There is always a risk of falling when tending to your roof, but fortunately, there are many ways you can protect yourself when working on one of your home’s most important structures. From roofing harnesses to ear plugs, proper safety equipment is just as important as a ladder and toolbox when it comes to roof repairs. Interstate Roofing recommends the following pieces of safety equipment whenever you climb up that ladder.
1. Roofing Harness
A safety harness is an essential piece of equipment you should use while attempting any roofing project. Roofing harnesses are convenient, safe, easy to use, and will help protect you from accidents that could result in injury or even death. Whenever you’re working from heights, it’s important to ensure the roof and adjoining structures can support your weight.
Safety harness systems typically consist of a body harness, roof anchor, rope, and lanyard. The body harness is a strap system that is worn and attached to the lanyard (a shock-absorbing system that helps reduce the severity of a fall). Before putting on the harness, you should visually inspect the strapping to verify there are no tears or damage. A properly fitted harness will also help prevent injuries that could arise from loose straps. It’s important to ensure the harness fits snuggly but does not restrict movement.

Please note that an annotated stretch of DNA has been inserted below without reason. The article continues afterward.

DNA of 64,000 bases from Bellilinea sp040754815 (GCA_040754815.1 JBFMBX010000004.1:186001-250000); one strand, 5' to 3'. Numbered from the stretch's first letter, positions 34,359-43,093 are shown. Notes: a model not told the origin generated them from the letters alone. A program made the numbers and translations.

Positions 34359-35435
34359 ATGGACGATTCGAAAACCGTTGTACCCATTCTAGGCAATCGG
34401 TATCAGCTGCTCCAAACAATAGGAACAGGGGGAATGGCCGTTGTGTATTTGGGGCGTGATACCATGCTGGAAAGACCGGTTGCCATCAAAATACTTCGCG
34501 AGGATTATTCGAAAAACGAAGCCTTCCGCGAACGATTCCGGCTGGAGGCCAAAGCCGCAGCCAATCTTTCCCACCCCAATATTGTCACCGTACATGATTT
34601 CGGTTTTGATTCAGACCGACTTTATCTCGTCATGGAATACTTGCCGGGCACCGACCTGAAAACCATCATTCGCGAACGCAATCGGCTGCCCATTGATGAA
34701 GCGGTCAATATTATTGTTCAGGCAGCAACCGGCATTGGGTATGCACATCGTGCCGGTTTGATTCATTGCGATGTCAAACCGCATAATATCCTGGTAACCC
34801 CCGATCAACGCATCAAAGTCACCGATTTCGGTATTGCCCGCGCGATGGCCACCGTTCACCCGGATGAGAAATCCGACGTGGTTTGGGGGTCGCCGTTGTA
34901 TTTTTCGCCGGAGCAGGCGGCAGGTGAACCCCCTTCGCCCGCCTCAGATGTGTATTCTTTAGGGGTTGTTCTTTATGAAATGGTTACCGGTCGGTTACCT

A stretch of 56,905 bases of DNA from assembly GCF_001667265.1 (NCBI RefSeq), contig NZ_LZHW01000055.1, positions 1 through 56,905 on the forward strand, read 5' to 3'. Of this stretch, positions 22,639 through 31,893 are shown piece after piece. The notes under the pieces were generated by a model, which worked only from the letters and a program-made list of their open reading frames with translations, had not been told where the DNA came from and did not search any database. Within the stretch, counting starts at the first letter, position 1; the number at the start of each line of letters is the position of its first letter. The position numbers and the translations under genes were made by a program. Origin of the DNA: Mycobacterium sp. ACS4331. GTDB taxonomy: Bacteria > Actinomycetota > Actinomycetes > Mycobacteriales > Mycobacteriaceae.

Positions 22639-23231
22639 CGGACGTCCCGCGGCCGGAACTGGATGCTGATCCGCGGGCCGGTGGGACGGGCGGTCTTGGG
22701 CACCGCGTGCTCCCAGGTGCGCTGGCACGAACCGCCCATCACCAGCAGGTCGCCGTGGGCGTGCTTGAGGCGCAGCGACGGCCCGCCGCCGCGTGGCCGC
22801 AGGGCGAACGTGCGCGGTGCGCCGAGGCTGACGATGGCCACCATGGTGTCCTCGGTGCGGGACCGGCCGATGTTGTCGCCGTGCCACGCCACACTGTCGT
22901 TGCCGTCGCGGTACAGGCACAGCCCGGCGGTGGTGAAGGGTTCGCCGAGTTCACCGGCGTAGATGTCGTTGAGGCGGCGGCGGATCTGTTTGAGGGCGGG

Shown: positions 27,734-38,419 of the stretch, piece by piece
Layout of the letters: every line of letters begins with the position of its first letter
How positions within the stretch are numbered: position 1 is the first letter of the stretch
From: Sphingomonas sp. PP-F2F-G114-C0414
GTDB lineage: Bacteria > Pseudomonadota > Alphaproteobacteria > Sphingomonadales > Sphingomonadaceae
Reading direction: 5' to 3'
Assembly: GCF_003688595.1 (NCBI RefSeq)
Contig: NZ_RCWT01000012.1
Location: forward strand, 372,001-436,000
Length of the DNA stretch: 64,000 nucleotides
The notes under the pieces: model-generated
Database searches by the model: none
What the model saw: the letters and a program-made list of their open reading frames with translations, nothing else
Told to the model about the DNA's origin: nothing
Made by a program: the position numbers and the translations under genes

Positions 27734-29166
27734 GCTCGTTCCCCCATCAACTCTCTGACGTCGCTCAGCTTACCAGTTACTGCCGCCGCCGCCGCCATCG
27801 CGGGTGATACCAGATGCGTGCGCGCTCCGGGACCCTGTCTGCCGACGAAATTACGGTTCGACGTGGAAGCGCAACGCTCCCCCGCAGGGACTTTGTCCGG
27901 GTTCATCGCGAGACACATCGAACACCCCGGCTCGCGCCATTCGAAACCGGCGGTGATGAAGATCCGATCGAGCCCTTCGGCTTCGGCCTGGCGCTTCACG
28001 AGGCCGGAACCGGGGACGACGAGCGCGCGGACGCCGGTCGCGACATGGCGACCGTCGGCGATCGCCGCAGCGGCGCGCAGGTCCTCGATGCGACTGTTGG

An anchor point is installed on the roof to the proper structure with nails or screws (see manufacturers’ instructions). Once secured, the rope and lanyard are connected to it and then to the safety harness. It’s important to keep little slack between the anchor point and the harness to minimize the impact of a potential fall.
Many manufacturers offer full systems that are designed to work together (harness, lanyard, anchor point, etc.). It is recommended to utilize components designed as a system to ensure everything works as intended.
2. Heavy-Duty Gloves